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The homeschooling debate is currently moot, since schools across the country are rapidly closing and suddenly we’re all educating our children from the comfort of our living rooms.

Worried you don’t have what it takes to suddenly step into the hardest job you never asked for? Fear not. When it comes to teaching your kids, you can do a bang-up job even without a degree in education. *Looks around, surveys disaster zone*

Read on to find out more about how homeschooling even works—and how you can approach it without losing your damn mind.

mom setting a schedule on a blackboard
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1. Define The Schedule

One of the benefits of homeschooling can be the increased flexibility—something you probably need, especially if you are also attempting to do your regular job from home. Still, too much flexibility with no predictable schedule is likely to backfire big-time. In fact, one of the benefits of a traditional school program is the structure. Consistency helps kids stay focused and move seamlessly from one activity to another so they don’t get distracted and sabotage your life for sport. When it comes to crafting your daily schedule, you have options.

Option 1: Follow a Traditional School Schedule

This method basically requires you to model your homeschooling schedule after your child’s usual school schedule. Start your day in the very same way you ordinarily would (get dressed, have breakfast, grab backpacks), then settle into your school space (more on that later) to start the day however your kids would at “real” school. (Hi, morning meeting or first-period science.) Don’t beat yourself up if you end up starting things 20 minutes late, but do your best to stick to set times. Note: Definitely don’t let “morning meeting” take an hour, unless you are prepared to add six more hours to the school day than you planned.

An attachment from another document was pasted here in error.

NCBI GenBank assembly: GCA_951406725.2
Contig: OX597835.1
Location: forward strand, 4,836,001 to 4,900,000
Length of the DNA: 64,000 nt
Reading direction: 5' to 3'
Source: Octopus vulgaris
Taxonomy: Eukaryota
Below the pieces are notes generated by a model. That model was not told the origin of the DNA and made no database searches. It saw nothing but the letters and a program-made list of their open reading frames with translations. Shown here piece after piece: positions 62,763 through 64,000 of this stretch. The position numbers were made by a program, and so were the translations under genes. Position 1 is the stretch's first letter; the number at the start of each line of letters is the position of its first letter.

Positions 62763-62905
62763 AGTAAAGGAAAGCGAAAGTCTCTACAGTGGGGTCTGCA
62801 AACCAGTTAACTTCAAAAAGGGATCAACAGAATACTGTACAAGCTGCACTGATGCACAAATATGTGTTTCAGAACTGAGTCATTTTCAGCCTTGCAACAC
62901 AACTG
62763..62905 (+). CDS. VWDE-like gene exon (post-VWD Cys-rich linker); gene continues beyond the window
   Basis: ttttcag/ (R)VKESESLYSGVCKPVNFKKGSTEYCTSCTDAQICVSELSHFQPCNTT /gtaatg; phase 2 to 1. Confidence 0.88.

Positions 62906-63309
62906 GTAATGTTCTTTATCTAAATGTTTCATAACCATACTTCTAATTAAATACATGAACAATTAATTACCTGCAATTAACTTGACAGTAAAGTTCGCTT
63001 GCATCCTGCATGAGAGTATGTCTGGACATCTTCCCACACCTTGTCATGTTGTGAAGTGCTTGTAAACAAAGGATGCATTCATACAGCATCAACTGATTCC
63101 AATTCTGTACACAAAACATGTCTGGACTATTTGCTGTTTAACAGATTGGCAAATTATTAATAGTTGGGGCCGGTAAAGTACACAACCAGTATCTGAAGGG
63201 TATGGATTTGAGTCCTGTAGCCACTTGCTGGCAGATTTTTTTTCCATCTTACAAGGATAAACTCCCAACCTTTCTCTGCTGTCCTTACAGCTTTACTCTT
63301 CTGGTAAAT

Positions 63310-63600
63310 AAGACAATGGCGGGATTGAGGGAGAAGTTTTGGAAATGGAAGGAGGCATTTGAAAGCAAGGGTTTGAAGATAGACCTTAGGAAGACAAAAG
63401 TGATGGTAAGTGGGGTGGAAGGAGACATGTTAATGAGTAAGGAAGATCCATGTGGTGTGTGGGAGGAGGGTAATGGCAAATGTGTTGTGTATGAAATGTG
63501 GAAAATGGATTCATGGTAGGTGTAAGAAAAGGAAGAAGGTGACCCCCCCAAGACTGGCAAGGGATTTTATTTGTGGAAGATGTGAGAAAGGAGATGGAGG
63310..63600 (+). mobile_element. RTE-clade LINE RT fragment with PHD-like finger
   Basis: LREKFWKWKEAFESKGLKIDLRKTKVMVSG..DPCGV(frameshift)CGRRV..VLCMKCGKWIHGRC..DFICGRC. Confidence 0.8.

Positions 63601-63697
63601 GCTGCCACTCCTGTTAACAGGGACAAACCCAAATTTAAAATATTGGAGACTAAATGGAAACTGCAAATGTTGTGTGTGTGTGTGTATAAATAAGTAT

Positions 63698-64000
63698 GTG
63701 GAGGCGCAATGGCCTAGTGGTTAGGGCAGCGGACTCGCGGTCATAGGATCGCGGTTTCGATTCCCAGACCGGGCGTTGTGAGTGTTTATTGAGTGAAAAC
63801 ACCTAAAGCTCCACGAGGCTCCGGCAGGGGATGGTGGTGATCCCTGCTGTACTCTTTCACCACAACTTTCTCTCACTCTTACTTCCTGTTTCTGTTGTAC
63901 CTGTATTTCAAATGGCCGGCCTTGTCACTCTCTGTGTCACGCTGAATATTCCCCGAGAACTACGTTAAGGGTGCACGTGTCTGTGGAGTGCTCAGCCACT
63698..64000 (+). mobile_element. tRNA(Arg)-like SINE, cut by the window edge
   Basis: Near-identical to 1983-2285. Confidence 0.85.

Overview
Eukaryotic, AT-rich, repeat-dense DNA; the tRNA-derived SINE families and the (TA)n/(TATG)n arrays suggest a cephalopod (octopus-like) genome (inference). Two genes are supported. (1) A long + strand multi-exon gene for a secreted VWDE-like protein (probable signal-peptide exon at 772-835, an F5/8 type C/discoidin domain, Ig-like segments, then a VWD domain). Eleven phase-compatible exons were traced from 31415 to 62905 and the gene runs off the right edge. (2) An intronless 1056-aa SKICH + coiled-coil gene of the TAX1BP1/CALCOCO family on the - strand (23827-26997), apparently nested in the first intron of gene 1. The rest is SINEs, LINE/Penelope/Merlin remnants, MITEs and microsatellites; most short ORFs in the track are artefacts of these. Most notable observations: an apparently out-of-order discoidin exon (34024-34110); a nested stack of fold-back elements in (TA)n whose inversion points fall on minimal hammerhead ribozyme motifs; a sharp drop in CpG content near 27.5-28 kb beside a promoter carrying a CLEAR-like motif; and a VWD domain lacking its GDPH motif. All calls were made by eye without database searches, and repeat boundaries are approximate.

If you’re going to follow your child’s regular school schedule, pull it up (your kid’s teacher would be happy to email it to you) and start making any necessary changes to suit your real life. So, if music is from 10 to 10:40, that might mean watching YouTube videos of African drummers or putting on Taylor Swift and dancing around. The idea behind following the school schedule is that it gives you a ready-made outline and condenses your teaching time. If you have two parents working from home at the moment, you can even trade off from “period” to “period.”

Option 2: Follow a Full-Day Learning Schedule

Some homeschooling parents opt to follow a looser schedule that incorporates blocks of learning time, punctuated by periods of normal home life, from morning ’til night. This method may be more challenging to implement when your child is used to attending regular school, but the gist is that learning happens all the time and you don’t need to explicitly block it out. For example, you might incorporate a science lesson into hands-on lunch prep, or turn bedtime stories into a targeted history lesson. (“Let’s talk about what was going on in the world at the time of Little House on the Prairie.”)

Bottom line: No matter which method you choose, you’re going to need to plan at least one night ahead and have a rough itinerary that meets the needs of you and your children. If you feel like you need some extra guidance setting up your homeschool routine, check out a variety of both traditional and creative samples schedules here.